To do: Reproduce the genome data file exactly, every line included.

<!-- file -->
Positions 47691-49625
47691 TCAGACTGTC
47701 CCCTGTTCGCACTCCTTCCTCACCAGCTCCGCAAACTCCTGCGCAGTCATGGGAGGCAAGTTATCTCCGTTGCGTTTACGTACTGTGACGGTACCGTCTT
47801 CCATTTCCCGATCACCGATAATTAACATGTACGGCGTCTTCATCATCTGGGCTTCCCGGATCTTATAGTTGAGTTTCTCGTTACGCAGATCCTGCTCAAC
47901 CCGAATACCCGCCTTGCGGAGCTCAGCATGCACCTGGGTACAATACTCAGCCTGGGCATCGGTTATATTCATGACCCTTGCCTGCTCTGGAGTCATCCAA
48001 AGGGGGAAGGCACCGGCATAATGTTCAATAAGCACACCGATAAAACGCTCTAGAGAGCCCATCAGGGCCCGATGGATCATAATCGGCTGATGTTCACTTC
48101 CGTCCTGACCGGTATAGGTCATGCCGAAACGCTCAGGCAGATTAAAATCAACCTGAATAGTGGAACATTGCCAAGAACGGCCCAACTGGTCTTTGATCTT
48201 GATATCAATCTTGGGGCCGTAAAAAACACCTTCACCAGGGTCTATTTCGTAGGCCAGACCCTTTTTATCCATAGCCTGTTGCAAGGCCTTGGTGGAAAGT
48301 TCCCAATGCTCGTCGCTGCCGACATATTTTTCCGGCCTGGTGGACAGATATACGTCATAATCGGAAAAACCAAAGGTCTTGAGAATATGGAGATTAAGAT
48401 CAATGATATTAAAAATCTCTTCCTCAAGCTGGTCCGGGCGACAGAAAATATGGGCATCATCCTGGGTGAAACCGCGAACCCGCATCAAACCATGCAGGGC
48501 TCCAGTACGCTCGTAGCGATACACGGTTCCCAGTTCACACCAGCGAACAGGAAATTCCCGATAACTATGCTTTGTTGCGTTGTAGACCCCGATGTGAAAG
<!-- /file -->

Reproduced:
Positions 47691-49625
47691 TCAGACTGTC
47701 CCCTGTTCGCACTCCTTCCTCACCAGCTCCGCAAACTCCTGCGCAGTCATGGGAGGCAAGTTATCTCCGTTGCGTTTACGTACTGTGACGGTACCGTCTT
47801 CCATTTCCCGATCACCGATAATTAACATGTACGGCGTCTTCATCATCTGGGCTTCCCGGATCTTATAGTTGAGTTTCTCGTTACGCAGATCCTGCTCAAC
47901 CCGAATACCCGCCTTGCGGAGCTCAGCATGCACCTGGGTACAATACTCAGCCTGGGCATCGGTTATATTCATGACCCTTGCCTGCTCTGGAGTCATCCAA
48001 AGGGGGAAGGCACCGGCATAATGTTCAATAAGCACACCGATAAAACGCTCTAGAGAGCCCATCAGGGCCCGATGGATCATAATCGGCTGATGTTCACTTC
48101 CGTCCTGACCGGTATAGGTCATGCCGAAACGCTCAGGCAGATTAAAATCAACCTGAATAGTGGAACATTGCCAAGAACGGCCCAACTGGTCTTTGATCTT
48201 GATATCAATCTTGGGGCCGTAAAAAACACCTTCACCAGGGTCTATTTCGTAGGCCAGACCCTTTTTATCCATAGCCTGTTGCAAGGCCTTGGTGGAAAGT
48301 TCCCAATGCTCGTCGCTGCCGACATATTTTTCCGGCCTGGTGGACAGATATACGTCATAATCGGAAAAACCAAAGGTCTTGAGAATATGGAGATTAAGAT
48401 CAATGATATTAAAAATCTCTTCCTCAAGCTGGTCCGGGCGACAGAAAATATGGGCATCATCCTGGGTGAAACCGCGAACCCGCATCAAACCATGCAGGGC
48501 TCCAGTACGCTCGTAGCGATACACGGTTCCCAGTTCACACCAGCGAACAGGAAATTCCCGATAACTATGCTTTGTTGCGTTGTAGACCCCGATGTGAAAG